Life in a Browser

Yesterday, Alfred Thompson posted an interesting article titled “Why Web Apps?”  I read it via mobile and was just going to let it lie but it must have been percolating in the back of my mind because I went back to it when I got to a computer and replied to his post.  It really had me thinking.

I think there would have been a time when I would have agreed wholeheartedly with him.  There really is something comforting about having an application installed on your local device to do the things that you like/need to do.  But then I thought about my own computer habits.  I do enjoy programming in Visual Basic or C# but haven’t had any pressing projects for quite some time.  For the most part, that machine seldom is even booted to Windows anymore except to update things.  For the most part, it runs Ubuntu and I’ll be honest – 90% of the time, it’s running Firefox and that’s about it.  My Macintosh computer runs Google Chrome and the FirstClass client.  Updates that are needed happen with little fanfare as Firefox and Google Chrome are configured to silently update themselves so that I seldom have to think about it.

My iPad is another thing.  As I write this post, there are 17 applications that require updating and I may set that to go while the dog and I check out the mailboxes up and down the road.  My daily use on that device involves a bit of web browsing but a great deal of time spent in applications so that @tgianno can clobber me in Word with Friends or any of the other Zynga games we’re playing.  Portable is still a maturing platform and I don’t see ditching applications there in the near future.

But, let’s turn back to the traditional computer.  Life here is indeed spent on the web.  Alfred laments the demise of the standalone Tweetdeck and I remember how I felt when the Seesmic Desktop stopped being supported.  I evaluated everything under the sun and ended up with what fits my needs perfectly – Hootsuite.  It runs on the web; the developers are constantly updating things and these updates don’t interfere with my use.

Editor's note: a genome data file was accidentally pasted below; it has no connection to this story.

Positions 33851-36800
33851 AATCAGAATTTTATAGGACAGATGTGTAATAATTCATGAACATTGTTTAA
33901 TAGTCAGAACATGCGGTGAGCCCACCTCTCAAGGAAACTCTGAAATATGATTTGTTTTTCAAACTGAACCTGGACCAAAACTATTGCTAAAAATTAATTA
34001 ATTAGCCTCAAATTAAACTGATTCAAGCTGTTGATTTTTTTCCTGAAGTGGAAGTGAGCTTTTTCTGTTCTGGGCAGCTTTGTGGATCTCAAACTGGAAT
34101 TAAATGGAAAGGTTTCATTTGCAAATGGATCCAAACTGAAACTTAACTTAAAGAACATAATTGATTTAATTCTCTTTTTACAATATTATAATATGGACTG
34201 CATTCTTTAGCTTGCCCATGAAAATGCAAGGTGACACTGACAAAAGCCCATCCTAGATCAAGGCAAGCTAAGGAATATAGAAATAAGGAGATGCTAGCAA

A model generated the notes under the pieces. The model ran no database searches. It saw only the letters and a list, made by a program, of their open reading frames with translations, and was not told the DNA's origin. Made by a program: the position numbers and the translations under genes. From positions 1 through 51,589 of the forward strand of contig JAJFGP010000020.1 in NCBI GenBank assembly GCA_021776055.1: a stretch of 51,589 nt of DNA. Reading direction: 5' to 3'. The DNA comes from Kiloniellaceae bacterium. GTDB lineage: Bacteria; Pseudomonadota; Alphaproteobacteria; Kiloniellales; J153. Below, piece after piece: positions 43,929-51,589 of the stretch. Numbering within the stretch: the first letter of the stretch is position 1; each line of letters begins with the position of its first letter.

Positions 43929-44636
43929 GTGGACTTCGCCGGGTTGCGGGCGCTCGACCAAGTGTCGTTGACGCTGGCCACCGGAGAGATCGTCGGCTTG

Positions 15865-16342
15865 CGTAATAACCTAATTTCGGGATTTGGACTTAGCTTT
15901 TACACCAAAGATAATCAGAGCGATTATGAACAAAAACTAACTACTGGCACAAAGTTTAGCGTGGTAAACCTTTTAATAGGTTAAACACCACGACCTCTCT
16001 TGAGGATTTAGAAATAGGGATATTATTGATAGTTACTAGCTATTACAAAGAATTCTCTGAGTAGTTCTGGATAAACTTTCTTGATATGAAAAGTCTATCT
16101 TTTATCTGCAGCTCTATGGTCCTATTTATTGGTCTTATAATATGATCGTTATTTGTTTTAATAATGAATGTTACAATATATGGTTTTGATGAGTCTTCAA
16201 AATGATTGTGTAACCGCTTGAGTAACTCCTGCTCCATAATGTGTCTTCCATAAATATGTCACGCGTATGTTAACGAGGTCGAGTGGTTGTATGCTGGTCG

My documents, spreadsheets, forms, and presentations are all handled so nicely with Google Drive and Evernote.  In fact, I can’t recall the last time that I had to seriously use anything but a web browser to do anything.

Image Courtesy of Morgue Files 

As I write this, I just opened my Applications Folder.  It’s not like there’s a shortage of applications in there.  As I scroll through them, I guess I would have to revisit the last sentence in the preceding paragraph.  It’s all coming back to me.  Last Christmas, I did use Adobe Photoshop for some graphics work.  Do I really have to go that far back?  I guess I do.  Looking at the extensions and tools that I’ve added to extend the power of Google Chrome, it really has become my digital toolkit.  Ditto for Firefox on Ubuntu.

For me, Life with an App does seem to be relegated to mobile.  Maybe I just haven’t tried hard enough there?

There definitely are limitations to working solely online.  The internet needs to be there!  Privacy concerns encourage a second and third thought before signing up for anything new.

However, I think the writing is on the wall for me.  I could be writing this post using a local app in Qumana or I could be using LiveWriter, but I’m not.  I’m using ScribeFire in the Google Chrome browser.  It’s not quite a web app; it’s sure is not a local app; it’s really a browser app.  Times have certainly changed.

There is another aspect to all of this.  Every time a new computer needs to be purchased, it’s a total exercise in spec checking.  How much processor, how much drive space, how much RAM can I afford to buy to feed the habit.  At the Google Summit, I had a great conversation @mrfusco who has been living/working with his Chromebook.  If you like Google Chome and don’t mind working in an OS that works like a browser, is $250 all that you need to buy to stay on top of things?  Put the power mongering in the hands of the web service provider!

The bottom line for me includes a wonderful collection of extensions to my browser and the miracles that programmers are doing with HTML5.  It’s not a perfect world and this article provides a nice comparison.

Like it or not, I seem to be migrating to Life in a Browser.  It seems to be my new reality, Alfred!

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2 Comments

  1. I spend most of my day in a web browser as well. Though not on my phone where I am mostly using more traditional apps. I also find the web apps for word processing to be lacking. Though there I am a bit of a power user and probably use a lot of features that many more casual users don’t use or find the need for. I just feel like I am in less control. Control was the big reason people moved from mainframes and minicomputers to personal computers in the first place. I’m not sure what has changed but clearly something has.

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